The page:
Should sex-change surgery be tax-deductible?
Rhiannon O'Donnabhain felt like a woman trapped in a man's body. So she changed her body. She hired a surgeon to turn her scrotum * and penis into a vagina and clitoris. She got hormones and additional surgery to make her breasts look like a woman's. Then she did something really ballsy: She wrote off these expenses—about $20,000—on her tax return. The IRS told her to stuff it. So she went to court.
O'Donnabhain said she took the hormones and got the surgery to treat gender identity disorder, a certified psychiatric illness. The IRS didn't buy it. The agency dismissed GID as a "social construction." It said her procedures were done to adjust her appearance, not to fix a physical defect. Therefore, the IRS argued, her expenses were cosmetic, not medically necessary.
This month, the U.S. Tax Court decided the case. Guess what? The transsexual beat the tax man. The court concluded that altering your appearance to make yourself socially comfortable can be medically necessary and therefore tax-deductible.
Under the law, you can deduct appearance-altering expenses only if they're for treating a "disease." The IRS wanted to define this term narrowly. To be a disease, the agency argued, a condition must be traced to "a pathological process … within the individual" based on "abnormal structure or function of the body at the gross, microscopic, molecular, biochemical, or neuro-chemical levels." That definition would rule out sex-reassignment surgery, since research has yet to establish a biological cause of GID.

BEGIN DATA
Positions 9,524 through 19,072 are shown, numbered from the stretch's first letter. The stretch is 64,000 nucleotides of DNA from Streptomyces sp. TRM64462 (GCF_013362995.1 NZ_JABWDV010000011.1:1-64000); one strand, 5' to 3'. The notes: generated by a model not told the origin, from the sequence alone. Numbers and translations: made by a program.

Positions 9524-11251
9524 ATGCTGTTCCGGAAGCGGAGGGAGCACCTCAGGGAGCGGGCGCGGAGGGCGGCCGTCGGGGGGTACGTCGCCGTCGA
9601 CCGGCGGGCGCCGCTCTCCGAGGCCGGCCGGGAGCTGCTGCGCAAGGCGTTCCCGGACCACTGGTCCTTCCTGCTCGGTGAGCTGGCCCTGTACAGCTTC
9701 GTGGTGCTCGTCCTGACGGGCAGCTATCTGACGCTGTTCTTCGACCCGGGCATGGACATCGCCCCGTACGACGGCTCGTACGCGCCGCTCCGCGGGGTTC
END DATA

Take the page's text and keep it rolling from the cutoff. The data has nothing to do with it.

The definition is intuitively appealing. It sounds hard-nosed and scientific, separating the palpable pains of the body from newfangled diagnoses of the mind. But the definition itself is newfangled. For more than half a century, courts, Congress, and regulators have categorized mental disorders as diseases without regard to what caused them. You can argue that Congress was stupid to think this way. But in determining legislative intent, all that matters is what Congress thought. So the Tax Court rejected the IRS's definition as an anachronism. "It is virtually inconceivable that Congress could have intended to confine [deductibility] to conditions with demonstrated organic origins when it enacted the provision in 1942," the court concluded, "because physiological origins for mental disorders were not widely recognized at the time."